Participation in the labour market provides a crucial source of income for most people. The presence of informal labour markets, and tax evasion, is a salient feature of most developing economies that has implications for the individuals, public revenues and economies more generally. In this sense, understanding the functioning and effect of labour market institutions and policy interventions, including individuals' incentives to participate in the informal labour market, or to evade taxes, has important implications in terms of economic performance and individuals’ well-being.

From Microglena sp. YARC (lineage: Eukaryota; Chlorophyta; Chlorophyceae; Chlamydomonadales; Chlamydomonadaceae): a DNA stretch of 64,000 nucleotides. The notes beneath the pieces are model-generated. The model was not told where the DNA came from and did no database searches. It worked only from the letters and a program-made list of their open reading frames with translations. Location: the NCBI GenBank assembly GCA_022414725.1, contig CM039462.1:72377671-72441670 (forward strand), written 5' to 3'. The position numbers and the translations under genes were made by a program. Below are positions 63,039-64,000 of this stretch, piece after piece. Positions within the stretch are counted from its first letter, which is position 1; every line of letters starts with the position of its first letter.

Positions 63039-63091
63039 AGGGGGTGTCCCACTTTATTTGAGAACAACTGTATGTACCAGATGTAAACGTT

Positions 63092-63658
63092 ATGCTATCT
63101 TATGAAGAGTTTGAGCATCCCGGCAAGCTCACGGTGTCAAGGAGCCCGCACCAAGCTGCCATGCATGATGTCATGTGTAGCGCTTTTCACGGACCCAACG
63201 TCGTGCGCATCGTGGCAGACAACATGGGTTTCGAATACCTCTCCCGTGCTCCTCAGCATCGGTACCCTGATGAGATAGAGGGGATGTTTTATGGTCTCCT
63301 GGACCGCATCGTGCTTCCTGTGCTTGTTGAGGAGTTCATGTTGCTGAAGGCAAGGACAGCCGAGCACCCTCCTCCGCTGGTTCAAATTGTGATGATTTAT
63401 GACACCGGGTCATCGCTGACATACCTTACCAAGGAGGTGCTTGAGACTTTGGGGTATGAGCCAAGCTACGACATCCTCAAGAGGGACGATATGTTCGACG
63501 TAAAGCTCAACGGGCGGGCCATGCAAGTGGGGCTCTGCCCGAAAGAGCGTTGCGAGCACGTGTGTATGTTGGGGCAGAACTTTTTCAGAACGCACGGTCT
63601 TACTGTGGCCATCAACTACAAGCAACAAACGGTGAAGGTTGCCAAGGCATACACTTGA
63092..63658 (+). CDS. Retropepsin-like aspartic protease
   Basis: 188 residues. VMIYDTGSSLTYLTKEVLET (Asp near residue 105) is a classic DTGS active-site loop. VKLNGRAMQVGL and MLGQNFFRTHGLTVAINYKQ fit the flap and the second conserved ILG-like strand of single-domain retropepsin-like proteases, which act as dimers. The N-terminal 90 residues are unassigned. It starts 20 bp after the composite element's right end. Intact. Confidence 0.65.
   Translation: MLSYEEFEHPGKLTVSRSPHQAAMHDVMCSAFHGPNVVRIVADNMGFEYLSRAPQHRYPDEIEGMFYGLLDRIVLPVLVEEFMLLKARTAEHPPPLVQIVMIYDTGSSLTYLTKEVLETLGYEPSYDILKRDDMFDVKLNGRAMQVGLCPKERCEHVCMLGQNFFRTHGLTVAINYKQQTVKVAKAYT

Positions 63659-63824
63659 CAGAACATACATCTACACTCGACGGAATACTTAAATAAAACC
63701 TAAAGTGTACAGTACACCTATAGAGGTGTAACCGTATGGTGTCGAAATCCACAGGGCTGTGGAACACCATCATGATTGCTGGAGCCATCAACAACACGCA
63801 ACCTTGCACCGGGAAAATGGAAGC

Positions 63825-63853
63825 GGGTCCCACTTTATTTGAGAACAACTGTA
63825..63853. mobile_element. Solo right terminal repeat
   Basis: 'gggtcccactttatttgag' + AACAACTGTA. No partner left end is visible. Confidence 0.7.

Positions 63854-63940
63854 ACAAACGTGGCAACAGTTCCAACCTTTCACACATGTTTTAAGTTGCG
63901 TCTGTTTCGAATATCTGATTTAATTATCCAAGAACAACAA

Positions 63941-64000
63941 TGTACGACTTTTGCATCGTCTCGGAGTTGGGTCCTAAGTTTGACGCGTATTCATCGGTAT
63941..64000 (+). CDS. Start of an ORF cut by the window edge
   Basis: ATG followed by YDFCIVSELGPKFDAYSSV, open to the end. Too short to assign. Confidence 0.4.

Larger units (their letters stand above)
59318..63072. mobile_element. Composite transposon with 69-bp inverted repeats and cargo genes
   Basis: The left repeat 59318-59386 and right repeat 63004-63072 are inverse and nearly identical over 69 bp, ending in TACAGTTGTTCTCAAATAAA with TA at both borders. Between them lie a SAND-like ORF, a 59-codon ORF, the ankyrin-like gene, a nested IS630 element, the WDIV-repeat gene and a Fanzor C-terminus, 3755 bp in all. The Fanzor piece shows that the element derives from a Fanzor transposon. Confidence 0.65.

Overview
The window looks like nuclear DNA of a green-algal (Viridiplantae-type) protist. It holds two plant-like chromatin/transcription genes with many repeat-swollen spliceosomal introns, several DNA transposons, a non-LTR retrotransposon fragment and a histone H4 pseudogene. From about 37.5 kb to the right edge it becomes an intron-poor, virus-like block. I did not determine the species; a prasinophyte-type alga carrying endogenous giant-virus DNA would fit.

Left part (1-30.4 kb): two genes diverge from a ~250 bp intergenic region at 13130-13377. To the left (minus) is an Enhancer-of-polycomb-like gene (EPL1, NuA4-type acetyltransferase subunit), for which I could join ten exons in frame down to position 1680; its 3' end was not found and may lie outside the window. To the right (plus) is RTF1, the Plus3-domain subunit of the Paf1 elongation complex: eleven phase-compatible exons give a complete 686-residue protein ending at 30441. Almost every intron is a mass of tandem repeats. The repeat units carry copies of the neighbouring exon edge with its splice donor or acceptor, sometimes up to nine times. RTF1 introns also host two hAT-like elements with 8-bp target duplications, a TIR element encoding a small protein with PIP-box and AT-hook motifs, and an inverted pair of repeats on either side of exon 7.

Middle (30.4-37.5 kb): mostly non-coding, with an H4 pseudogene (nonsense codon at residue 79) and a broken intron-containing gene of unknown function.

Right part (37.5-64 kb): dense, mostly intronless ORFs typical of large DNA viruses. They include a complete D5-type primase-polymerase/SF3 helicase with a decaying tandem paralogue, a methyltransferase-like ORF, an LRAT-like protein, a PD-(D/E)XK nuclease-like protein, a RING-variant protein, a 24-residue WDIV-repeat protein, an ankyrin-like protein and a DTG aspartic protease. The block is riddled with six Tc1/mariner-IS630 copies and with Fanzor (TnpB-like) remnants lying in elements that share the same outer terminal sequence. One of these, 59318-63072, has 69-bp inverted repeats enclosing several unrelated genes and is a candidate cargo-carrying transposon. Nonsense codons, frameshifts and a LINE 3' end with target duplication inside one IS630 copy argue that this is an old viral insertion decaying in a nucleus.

Research in this area is closely related to other research areas such as 'Tax and social security systems', and 'Education'. Examples of the research questions we consider are: the effect of the enforcement of labour regulation on employment, informality and inequality in Brazil; the returns to education and its determinants in developing countries such as Indonesia and Brazil; the interactions between the pension system, and reforms to it, and individuals’ participation in the informal labour markets in Chile, Colombia and Mexico; the impact of programmes aimed at alleviating extreme poverty on labour market outcomes in countries such as Chile and Colombia.